Razor Curl

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Benefits of the Razor Curl

  • Improves the eccentric strength of the hamstrings and increases glute strength
  • Increases core strength due to falling forward with control.

How to Do the Razor Curl

Have a training partner hold your feet or use a barbell/piece of equipment to anchor your lower body. Slight flex your hips and hold this position for the entire exercise. Fall forward while controlling the eccentric and lightly touch the ground. Use your hands to assist on the concentric if you’re starting to help make it easier.

Single-Leg Stability Ball Curl

The single-leg hip extension hamstring curl strengthens the hamstrings both as hip extensors and knee flexors. And because of the unstable surface of the stability ball, the stabilization demands increase too, making your muscles work harder and making you more aware of your technique. When you emphasize the eccentric with this exercise, you’ll go a long way to bulletproofing your hamstrings. (2

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Benefits of the Single-Leg Stability Ball Curl

  • Strengthens the hamstrings, hip extensors, and knee flexors.
  • The increased stabilization demands improve hip and core stability
  • A great exercise for runners as the stability ball mimics the unevenness of road running.

How to Do the Single-Leg Single-Leg Stability Ball Curl

Lay on your back, place both feet on a stability ball with one leg bent, and engage your glutes. Raise your hips and lift one leg off of the ball. Now, curl the ball toward your butt with the working leg. Slowly reverse the movements and lower your hips to the floor, and repeat.

Nordic Hamstring Curl

Similar to the Razor curl and a little easier to do — but not by much — the Nordic hamstring curl is the real deal. The eccentric strength of your hamstrings is the only thing stopping you from crashing face-first on the floor. 

This hamstring exercise has been shown to decrease the risk of hamstring injuries by 51 percent compared with those who didn’t do it. (3) That’s a hefty improvement, especially if your hamstrings are prone to strains.

Benefits of the Nordic Hamstring Curl

  • This move might help reduce your risk of hamstring strains.
  • The Nordic hamstring curl is a fantastic exercise for improving hamstring hypertrophy.
  • You’ll improve your mental focus, because you’ll need a lot of it to safely execute this lift.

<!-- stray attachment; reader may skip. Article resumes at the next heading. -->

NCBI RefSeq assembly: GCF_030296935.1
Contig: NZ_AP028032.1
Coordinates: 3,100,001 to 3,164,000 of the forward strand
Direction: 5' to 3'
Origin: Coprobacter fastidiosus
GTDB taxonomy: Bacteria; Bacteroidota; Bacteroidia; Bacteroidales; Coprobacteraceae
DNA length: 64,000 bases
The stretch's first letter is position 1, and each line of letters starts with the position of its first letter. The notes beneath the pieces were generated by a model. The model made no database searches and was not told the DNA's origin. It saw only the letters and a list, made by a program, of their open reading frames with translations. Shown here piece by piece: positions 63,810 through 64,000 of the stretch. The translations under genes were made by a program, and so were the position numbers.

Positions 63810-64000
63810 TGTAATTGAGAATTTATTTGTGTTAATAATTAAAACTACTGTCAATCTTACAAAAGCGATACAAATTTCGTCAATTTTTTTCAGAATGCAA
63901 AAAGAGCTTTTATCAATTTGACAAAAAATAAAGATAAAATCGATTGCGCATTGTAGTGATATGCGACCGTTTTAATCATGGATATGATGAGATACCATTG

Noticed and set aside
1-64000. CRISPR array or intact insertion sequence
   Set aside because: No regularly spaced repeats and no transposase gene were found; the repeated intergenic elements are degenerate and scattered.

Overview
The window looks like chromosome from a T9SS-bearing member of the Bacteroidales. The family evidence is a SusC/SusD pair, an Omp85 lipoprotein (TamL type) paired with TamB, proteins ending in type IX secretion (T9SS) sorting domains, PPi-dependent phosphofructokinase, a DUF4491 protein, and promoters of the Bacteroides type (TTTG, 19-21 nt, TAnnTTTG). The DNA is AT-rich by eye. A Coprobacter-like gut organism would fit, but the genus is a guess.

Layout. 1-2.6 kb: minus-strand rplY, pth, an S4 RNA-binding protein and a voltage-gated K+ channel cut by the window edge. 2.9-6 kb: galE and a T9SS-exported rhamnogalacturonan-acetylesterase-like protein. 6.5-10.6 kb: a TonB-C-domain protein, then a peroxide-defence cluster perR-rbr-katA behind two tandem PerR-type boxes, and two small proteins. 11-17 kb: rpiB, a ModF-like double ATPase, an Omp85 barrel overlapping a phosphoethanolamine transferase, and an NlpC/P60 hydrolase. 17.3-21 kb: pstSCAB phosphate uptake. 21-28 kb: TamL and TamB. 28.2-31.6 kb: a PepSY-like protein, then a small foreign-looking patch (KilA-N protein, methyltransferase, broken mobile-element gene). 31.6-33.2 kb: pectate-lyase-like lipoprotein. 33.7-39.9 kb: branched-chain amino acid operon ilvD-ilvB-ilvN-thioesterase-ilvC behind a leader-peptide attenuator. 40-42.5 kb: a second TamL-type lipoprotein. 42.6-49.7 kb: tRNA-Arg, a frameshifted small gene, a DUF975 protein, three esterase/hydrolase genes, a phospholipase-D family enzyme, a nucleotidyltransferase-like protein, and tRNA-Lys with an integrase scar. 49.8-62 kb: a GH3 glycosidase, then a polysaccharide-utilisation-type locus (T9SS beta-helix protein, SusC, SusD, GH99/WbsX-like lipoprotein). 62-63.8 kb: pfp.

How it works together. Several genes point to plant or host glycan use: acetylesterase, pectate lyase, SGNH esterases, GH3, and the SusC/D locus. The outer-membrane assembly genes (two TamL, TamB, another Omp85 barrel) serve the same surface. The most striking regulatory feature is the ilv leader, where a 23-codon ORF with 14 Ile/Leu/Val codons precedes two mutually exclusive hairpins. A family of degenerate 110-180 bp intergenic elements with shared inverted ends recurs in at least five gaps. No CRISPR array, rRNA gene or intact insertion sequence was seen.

How to Do the Nordic Hamstring Curl

Kneel on both knees. Secure your ankles with equipment or have a partner hold them for you. Engage your hamstrings, glutes, and abs. Keep your back neutral. Slowly lean forward, using only your hamstrings until you catch yourself with your hands or gently reach the ground. Push yourself back up. Repeat.

Eccentric Hip Extension Hamstring Curl With Sliders

The eccentric hip extension hamstring curl with sliders trains your hamstrings as a knee flexor and a hip extender. This strengthens your hamstrings in two ways — double the gains, double the fun.

There is no concentric contraction with this variation, which means you’re focusing exclusively on the lengthening of your hamstrings. That’s crucial for deadlifting strength and control. It also means that this exercise is a great starting point when you’re looking to improve your eccentric hamstring strength.

Benefits of the Eccentric Hip Extension Hamstring Curl With Sliders

  • You’ll improve the eccentric strength of your hamstrings, which is key for controlling your deadlifts.
  • This move strengthens your hamstrings as both a knee flexor and hip extender.
  • It’s a great variation of the Nordic hamstring curl that many people may find more accessible.

How to Do the Eccentric Hip Extension Hamstring Curl With Sliders

Lie down on your back. Keep a neutral spine. Bend your knees. Place sliders underneath your heels. Point your toes toward the ceiling. Squeeze your glutes to raise your hips. With control, slowly press your heels down and out. Straighten your legs until they’re on the ground. Slide your heels back. Repeat.

Kettlebell Swing

Kettlebell swings target your glutes and hamstrings for improved strength, power, and endurance. Plus, swinging a kettlebell trains stability and stabilizer muscles across your entire body. That’s because you’re constantly adjusting to the shifting center of mass with each repetition.

Kettlebell swings train your hamstrings to be powerful hip extensors — which you definitely need for a strong deadlift lockout. Speaking of deadlifts, kettlebell swings also help develop some serious grip strength, which you’ll need to support all that lockout strength.

Benefits of the Kettlebell Swing

How to Do the Kettlebell Swing

Stand with your feet wider than shoulder-width apart. Place the kettlebell just in front of you. Hinge down to grip the kettlebell. Squeeze your armpits. Raise your chest. Hike the kettlebell behind you. Thrust your hips forward. Use this momentum to swing the kettlebell. Finish by squeezing your glutes and quads as the kettlebell reaches chest height. Repeat in a continuous loop for reps.

Glute-Hamstring Raise

The glute-hamstring raise (GHR) develops eccentric strength in your hamstrings and builds killer hamstrings and glutes. The lower back, hamstrings, and glutes are working together as a unit which is often the case for a lot of exercises that involve the hamstrings.

The GHR is a great exercise that can be performed for higher reps with body weight to increase glute, hamstring, and lower back hypertrophy.

Benefits of the Glute-Hamstring Raise

  • Develops eccentric strength in your hamstring to help prevent hamstring strains.
  • Extended time under tension for glutes, hamstrings, and lower back to help build strength and endurance.
  • Can be progressed by adding load when bodyweight is mastered.